An agency that doesn’t even work on paper

August 25, 2017

Inside Insight

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Time to bid ORS adieu

By HANNAH HILL

During this week’s legislative energy committee meetings, executive director of the Office of Regulatory Staff (ORS) Dukes Scott stated that the statutory duties of the ORS conflict at times.

The ORS is the entity tasked by state law to “represent the public interest of South Carolina” before the Public Service Commission. The law goes on to define “public interest” as a balance of three things:

  1. The interests of the ratepayers
  2. The financial integrity of the utilities, and
  3. Economic development (job attraction and retention).

Mr. Scott definitely has a point. The first two are inherently at odds with each other, and the third will often be at odds with both of the others.

However, it wasn’t always like this. Before the ORS was created by 2004’s Act 175 (the same act that created the Public Utilities Review Committee), the utility ratepayers’ interest was represented by the consumer advocate office within the Department of Consumer Affairs.

According to a recent story in The State: In 1993, utilities that had sought rate increases received, on average, only about 64 percent of what they had asked for, the Consumer Advocate’s office reported that year.

A brief look at the agency accountability reports for the period immediately preceding Act 175 paints a similar picture. Consumer Affairs saved ratepayers $107,000,000 through intervention in utility cases in fiscal year 2003-2004. In fiscal year 2004-2005 (the year representation of ratepayers was transferred to ORS), Consumer Affairs saved SCE&G customers roughly $17 million annually going forward.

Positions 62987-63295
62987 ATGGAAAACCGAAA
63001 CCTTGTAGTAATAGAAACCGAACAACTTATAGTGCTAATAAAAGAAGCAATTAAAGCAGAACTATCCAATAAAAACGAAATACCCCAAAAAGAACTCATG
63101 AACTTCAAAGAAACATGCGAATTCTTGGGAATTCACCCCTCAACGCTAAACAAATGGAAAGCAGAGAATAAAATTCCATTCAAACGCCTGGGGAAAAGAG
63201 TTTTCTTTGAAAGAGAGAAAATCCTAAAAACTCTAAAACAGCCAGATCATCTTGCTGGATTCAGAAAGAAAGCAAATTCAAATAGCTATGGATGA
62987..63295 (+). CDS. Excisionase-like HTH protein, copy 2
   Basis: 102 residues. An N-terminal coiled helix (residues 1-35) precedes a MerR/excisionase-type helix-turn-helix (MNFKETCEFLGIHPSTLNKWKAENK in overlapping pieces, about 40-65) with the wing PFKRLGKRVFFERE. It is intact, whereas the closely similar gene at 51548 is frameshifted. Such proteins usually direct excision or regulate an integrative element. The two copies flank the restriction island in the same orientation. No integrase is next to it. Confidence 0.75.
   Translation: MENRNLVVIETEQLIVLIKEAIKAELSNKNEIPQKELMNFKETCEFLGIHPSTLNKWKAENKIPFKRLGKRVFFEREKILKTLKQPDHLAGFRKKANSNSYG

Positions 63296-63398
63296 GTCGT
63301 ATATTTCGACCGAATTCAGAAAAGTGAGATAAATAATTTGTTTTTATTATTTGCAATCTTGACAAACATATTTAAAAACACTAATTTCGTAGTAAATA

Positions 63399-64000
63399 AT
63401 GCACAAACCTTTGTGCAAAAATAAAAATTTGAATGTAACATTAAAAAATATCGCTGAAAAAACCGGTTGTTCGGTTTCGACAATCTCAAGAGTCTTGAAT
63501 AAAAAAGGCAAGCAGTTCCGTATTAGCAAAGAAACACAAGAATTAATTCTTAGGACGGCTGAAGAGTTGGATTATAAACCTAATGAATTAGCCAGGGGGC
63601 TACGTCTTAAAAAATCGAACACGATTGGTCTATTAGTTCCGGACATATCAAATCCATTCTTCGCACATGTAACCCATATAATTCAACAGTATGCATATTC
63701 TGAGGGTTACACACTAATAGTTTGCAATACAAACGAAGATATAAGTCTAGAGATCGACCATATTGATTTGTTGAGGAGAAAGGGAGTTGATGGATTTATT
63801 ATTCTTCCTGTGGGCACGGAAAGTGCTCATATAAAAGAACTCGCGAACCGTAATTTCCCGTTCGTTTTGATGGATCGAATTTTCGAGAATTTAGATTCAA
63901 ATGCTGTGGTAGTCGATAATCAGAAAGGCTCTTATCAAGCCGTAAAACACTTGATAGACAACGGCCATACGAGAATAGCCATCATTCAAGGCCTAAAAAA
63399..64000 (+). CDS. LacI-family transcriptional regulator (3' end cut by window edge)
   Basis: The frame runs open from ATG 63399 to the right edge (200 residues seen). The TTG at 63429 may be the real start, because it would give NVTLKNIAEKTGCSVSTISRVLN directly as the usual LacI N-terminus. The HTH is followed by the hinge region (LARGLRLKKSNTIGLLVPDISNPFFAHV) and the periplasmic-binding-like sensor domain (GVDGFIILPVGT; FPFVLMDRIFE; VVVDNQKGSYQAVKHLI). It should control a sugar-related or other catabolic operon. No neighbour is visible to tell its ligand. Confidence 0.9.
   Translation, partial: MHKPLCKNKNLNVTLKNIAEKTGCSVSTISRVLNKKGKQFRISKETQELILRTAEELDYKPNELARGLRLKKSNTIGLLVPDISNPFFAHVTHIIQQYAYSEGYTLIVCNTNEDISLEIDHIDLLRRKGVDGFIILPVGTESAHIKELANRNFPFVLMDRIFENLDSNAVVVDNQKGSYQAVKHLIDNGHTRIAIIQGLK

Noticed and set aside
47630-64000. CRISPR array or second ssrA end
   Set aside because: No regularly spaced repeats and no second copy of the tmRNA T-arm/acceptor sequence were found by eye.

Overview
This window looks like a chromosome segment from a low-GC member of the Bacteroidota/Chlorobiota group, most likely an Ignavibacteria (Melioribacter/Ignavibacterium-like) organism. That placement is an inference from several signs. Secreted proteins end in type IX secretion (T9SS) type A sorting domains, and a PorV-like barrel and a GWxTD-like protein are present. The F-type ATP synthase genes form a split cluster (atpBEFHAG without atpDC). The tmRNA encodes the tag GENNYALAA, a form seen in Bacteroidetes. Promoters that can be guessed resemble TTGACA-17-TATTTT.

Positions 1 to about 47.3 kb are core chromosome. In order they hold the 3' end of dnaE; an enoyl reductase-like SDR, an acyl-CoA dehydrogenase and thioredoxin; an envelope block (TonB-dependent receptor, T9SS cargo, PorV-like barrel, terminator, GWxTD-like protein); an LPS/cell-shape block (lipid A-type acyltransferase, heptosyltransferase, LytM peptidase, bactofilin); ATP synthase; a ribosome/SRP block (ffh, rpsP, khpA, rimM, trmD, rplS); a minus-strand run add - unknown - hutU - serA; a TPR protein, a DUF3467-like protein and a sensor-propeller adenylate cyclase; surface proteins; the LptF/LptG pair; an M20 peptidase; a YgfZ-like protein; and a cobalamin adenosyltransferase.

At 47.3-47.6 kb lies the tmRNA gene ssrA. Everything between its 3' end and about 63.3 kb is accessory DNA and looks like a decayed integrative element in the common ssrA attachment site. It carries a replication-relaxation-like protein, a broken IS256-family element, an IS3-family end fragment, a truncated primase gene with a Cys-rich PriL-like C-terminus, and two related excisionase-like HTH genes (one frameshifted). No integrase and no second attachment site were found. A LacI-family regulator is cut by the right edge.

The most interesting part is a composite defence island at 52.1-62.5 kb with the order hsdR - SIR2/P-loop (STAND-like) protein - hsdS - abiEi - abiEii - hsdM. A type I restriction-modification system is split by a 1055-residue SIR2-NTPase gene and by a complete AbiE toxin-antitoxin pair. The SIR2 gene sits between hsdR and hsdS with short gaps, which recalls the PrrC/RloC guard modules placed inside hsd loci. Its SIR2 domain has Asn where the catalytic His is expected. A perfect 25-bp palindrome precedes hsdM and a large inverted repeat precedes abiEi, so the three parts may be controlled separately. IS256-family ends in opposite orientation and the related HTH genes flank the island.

Clearly, the system was working, despite the view that Consumer Affairs was underfunded. Why shift the representation of ratepayers to a new, conflicted agency that doesn’t even work on paper – unless that was the point? According to the House and Senate journals, not a single lawmaker spoke in opposition to Act 175 at any point in the legislative process.

Scott was frank that the Base Load Review Act limited ORS’s power to oppose the rake hikes tied to construction of the V.C. Summer nuclear reactors. Add to that the conflicted mission from 2004’s Act 175 and you have a hamstrung agency.

So what’s the solution?

Move ratepayer advocacy back to the Department of Consumer Affairs. There is no need for a separate agency – the utilities and the Public Service Commission are fully capable of looking out for utilities’ financial health, and economic development shouldn’t even factor into these decisions.

In other words, it wasn’t broke. Now, unfix it.

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  • Bill

    Perhaps ORS was created simply to provide cover, or someone to blame, so that legislators could claim “they” did not “approve” anything

  • rockyh77

    Perhaps fewer managers with only DOE (how expensive can we build this?) backgrounds. The DOE demolished two tritium reactors after construction that never ran, “L” and “P”.

    A plan to build the base mat for the reactor building followed by the Turbine Building and out buildings first prior to the security involvements would have saved money.
    As would having the design finished before construction. Drawing revised sequentially like every other site would have helped. Little things to keep the prices down and the work force in unison do add up. Like not storing equipment in D level storage that should have been in C.

    I don’t see why the pre-fabricated sectional approach was not first tried on a Gas Turbine on site for emergency power or at lease some place in the US.

    Could this have been purposeful to destroy the commercial nuclear industry in the US? If completed it would be the most vulnerable reactor building ever constructed in the US. The high hat water tower makes a far easier target than a solid containment building would.